Four Thoughts on the Four Virtues

Upon the recommendation of a very good friend, I began reading through Joseph Pieper’s The Four Cardinal Virtues. Not surprisingly, the book is divided into sections of chapters dealing with each of the four virtues: prudence, justice, fortitude, and temperance. I found the opening pages to be quite thought provoking and offer here four reflections that came to mind as I worked through the first chapter:

  1. We don’t speak this way anymore. Until, I think, fairly recently, the language of virtue was part and parcel to (at least) Western civilization. Pieper’s discussion begins with prudence, the first virtue, and he argues that contemporary minds are uncomfortable with the notion that prudence is preeminent among the virtues. It ranks the highest, and all others depend on it. Beyond that, I would suggest that, as a society, we not only resist the idea of a hierarchy of virtues, we have come to the point where we don’t really see virtue as essential or even important. The cultivation of virtue is no longer a value common to Western civilization. Rather, we have elevated the pleasure of personal preference to the place of highest value. And when preference replaces virtue, the result is hedonism.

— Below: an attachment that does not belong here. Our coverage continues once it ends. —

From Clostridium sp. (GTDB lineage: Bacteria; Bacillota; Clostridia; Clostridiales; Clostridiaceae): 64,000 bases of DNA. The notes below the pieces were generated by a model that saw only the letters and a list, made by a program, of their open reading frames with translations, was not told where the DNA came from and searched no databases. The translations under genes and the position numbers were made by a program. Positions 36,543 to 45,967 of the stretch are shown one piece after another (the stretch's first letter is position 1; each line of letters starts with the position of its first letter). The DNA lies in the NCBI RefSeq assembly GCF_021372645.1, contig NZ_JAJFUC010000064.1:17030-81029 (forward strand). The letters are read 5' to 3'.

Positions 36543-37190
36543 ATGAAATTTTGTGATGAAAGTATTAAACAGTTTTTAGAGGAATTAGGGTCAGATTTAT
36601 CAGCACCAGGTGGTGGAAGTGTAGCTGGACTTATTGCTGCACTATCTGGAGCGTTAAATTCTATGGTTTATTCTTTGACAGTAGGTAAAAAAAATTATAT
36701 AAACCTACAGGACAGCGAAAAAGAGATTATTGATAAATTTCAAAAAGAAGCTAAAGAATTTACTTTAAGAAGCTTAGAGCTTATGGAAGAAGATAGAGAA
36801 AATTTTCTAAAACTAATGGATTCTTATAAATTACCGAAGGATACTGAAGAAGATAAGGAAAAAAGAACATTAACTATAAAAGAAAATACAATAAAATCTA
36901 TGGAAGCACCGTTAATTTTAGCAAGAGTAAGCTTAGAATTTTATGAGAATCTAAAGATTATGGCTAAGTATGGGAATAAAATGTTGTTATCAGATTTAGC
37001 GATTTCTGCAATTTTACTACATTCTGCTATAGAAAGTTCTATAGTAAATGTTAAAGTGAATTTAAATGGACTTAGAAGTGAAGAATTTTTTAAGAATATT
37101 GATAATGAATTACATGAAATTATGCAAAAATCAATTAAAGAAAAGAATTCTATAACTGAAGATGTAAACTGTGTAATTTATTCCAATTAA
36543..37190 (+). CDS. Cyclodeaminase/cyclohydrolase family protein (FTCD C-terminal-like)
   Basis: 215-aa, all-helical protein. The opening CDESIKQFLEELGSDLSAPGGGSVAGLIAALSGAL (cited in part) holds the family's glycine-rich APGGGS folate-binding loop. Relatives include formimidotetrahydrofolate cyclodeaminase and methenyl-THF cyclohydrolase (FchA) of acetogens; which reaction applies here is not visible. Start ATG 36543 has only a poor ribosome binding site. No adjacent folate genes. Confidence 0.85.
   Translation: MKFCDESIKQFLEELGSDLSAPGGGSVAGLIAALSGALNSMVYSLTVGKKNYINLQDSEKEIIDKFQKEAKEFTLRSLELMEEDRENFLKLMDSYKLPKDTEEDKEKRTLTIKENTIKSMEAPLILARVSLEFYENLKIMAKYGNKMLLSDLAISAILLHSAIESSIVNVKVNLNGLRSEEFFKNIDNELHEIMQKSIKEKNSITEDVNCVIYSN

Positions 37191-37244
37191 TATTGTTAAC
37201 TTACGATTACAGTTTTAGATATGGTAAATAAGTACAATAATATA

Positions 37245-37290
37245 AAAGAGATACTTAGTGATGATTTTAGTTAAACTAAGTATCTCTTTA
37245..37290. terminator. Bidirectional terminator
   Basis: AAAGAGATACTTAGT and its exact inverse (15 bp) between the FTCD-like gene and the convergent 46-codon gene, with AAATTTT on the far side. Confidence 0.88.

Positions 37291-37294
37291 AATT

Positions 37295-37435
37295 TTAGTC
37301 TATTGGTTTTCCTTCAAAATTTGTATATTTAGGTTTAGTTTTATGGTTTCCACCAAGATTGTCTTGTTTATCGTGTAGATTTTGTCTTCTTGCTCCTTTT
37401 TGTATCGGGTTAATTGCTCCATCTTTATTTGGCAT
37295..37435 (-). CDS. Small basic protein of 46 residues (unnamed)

2. Right worship cultivates virtue. To become virtuous is to become good. But a person cannot live into the fullness of their potential to be good apart from a life of discipleship following Christ our Lord. And one of the ways – indeed, the primary way! – that Christ forms us into good people is through worship. To pray the liturgy is to develop habits of worship that cannot be attained anywhere else, habits that lead to consistent goodness, or (as it is called in our Wesleyan tradition) holiness, which brings me to the next point. 
  3. Virtue is essential to holiness. As Pieper’s discussion unfolded, I couldn’t help but conclude that virtue and holiness are intimately connected, though I’m not altogether settled on how to talk about the connection. For now, suffice it to say that holiness may be more than virtue, but it is not less. Pieper puts it this way: “All Ten Commandments of God pertain to…the realization of prudence…every sin is opposed to prudence. Injustice, cowardice, intemperance are in direct opposition to the virtues of justice, fortitude, and temperance; ultimately, however, through all these virtues, they run counter to prudence. Everyone who sins is imprudent.” To be free from sin is to be both virtuous and holy. And I am inclined to say that the highest virtue is actually holiness. One benefit of including the cultivation of virtue in our talk of holiness is that it defines holiness in positive terms. All too often, we think of holiness negatively as avoiding sin. And it is that. But it is also the positive cultivation of consistently godly character, and godly character is nothing if not virtuous. Pieper calls it, “impulses and instincts for right acting.”